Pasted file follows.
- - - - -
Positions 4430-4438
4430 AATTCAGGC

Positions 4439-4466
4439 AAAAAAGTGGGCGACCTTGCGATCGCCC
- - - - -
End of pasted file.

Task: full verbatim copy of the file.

Positions 4430-4438
4430 AATTCAGGC

Positions 4439-4466
4439 AAAAAAGTGGGCGACCTTGCGATCGCCC